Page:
• "The lack of clean sanitation facilities was a critical problem in the devastated city, and was compounded by government and institutional failure to address public hygiene issues. An urgent public health response was required from Oxfam. Severe overcrowding and the fact that the city was built from, and on, concrete, meant that providing latrines and temporary portable toilets in sufficient numbers was out of the question. So we had to find other solutions." Oxfam 2010, Pg 9.
  • 21.
    • "It should also be noted that the limited capacity of DINEPA to take charge of the sanitation response contributed to the problem." Grünewald and Binder 2010, Pg 49.
    • "The lack of clean sanitation facilities was a critical problem in the devastated city, and was compounded by government and institutional failure to address public hygiene issues." Oxfam 2010, Pg 9.
  • 22.

    "Furthermore, WASH actors did not enquire about the sanitation habits of the urban populations before the earthquake. If they had, they would have discovered how common it was to use plastic bags to dispose of excreta and they could have based their strategy on optimizing this behavior. Instead, some started off by providing traditional latrines as they are often used in rural areas, but these rapidly got blocked. The WASH cluster supported the use of costly chemical latrines which were from Santo Domingo: in highly-populated camp situations, these chemical latrines require daily visits by gully sucker trucks to remain hygienic and are thus a very expensive solution. The low in-country maintenance capacity combined with cultural norms of privacy partly reduced the attractiveness of these collective chemical latrines which created a difficult sanitary situation in the “camps”. Women interviewed complained about the poor hygiene and the lack of privacy in and around all latrines and showers installed by the aid agencies. The evaluators found several cases of latrines and showers that were not properly separated, if at all, into female and male wash areas. " Grünewald and Binder 2010, Pg 49.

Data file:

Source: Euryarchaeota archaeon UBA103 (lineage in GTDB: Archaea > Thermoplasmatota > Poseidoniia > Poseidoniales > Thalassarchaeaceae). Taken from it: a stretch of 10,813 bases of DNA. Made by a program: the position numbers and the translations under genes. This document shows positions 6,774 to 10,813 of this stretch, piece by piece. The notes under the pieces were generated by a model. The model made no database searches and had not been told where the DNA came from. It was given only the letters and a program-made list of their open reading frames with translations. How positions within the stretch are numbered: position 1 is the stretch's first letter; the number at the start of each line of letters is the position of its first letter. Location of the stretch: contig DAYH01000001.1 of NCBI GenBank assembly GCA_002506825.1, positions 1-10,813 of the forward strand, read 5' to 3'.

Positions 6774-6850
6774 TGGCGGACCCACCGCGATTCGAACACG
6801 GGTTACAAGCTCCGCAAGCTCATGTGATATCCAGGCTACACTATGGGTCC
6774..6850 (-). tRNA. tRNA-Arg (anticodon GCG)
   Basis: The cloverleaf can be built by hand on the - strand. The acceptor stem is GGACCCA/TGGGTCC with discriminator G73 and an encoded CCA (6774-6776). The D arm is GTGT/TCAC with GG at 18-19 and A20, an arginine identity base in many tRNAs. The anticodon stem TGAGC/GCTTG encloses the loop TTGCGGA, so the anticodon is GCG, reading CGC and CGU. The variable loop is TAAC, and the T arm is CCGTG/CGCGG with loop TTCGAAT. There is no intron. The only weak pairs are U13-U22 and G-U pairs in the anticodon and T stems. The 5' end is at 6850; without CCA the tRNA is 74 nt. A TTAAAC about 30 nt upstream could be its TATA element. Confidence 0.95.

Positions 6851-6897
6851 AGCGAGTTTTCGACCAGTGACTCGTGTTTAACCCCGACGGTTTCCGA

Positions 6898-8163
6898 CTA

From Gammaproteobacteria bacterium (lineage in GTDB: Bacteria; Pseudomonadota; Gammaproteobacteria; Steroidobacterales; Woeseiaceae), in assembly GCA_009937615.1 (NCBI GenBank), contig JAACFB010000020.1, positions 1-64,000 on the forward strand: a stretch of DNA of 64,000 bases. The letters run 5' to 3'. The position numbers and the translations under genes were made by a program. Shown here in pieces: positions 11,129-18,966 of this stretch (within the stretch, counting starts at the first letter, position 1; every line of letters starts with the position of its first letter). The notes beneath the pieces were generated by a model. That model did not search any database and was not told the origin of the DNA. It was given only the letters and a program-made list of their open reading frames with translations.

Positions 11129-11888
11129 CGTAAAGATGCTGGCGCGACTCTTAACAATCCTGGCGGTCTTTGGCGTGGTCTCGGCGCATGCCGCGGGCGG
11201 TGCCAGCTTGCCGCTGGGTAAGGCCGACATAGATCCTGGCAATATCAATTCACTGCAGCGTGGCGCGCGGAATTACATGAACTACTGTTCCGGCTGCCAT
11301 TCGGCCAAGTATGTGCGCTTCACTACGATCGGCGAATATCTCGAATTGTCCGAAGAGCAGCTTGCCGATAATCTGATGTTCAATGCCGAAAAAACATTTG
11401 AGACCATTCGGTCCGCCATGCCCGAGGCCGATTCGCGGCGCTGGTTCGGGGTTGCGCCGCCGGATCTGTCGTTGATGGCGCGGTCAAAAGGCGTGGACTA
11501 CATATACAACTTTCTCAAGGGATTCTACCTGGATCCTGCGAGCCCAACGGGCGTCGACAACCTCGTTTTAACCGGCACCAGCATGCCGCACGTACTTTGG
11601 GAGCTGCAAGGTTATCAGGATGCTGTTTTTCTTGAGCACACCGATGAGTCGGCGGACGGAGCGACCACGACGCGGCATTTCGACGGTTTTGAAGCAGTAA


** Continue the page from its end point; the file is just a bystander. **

• 23.

    "The mobilization in the health sector continued for months after the disaster. From the 12th of January to the 31st of March, MSF carried out 11,749 operations and treated 173,757 cases in total. During the same period, the International Red Cross Movement treated another 95,000 cases." Grünewald and Binder 2010, Pg 54.

  • 24.

    Grünewald and Binder 2010, Pg 54.

  • 25.

    "There have been claims that the poor working conditions and inexperience of some clinicians in treating these very specific earthquake related injuries led to too many unnecessary amputations and health complications for patients down the line ... The many amputations in the emergency phase seemed to pay litle heed to the longer term implications of such a drastic operation in a city reduced to rubble, where sanitary living conditions were scarce." Merlin 2010, Pg 10.

    Note that the Inter-Agency Evaluation (Grünewald and Binder 2010, Pg 31-32) states that "In this context of mass injuries, the absence of clear protocols for definitive injury management together with the high level of primary and secondary infection led to one of the highest rates of amputation which has ever taken place in a disaster."

  • 26. United Nations Office for the Coordination of Humanitarian Affairs 2010, "Haiti: Humanitarian bulletin issue # 1." Pg 3
  • 27.

    United Nations Office for the Coordination of Humanitarian Affairs, "Haiti Earthquake: humanitarian update."

  • 28.

    United Nations Office for the Coordination of Humanitarian Affairs 2010, "Haiti: One year later."

  • 29.
    • " Just 7.5 percent of the rubble had been cleared from Port-au-Prince according to the latest estimates." Chronicle of Philanthropy 2011.
    • " [Aid agency Trocaire] said reconstruction efforts have been hampered by weak government, with just 5 per cent of rubble from the earthquake removed to date." Irish Times 2011, "Call for leadership on Haiti homeless."
  • 30.

    Associated Press 2010.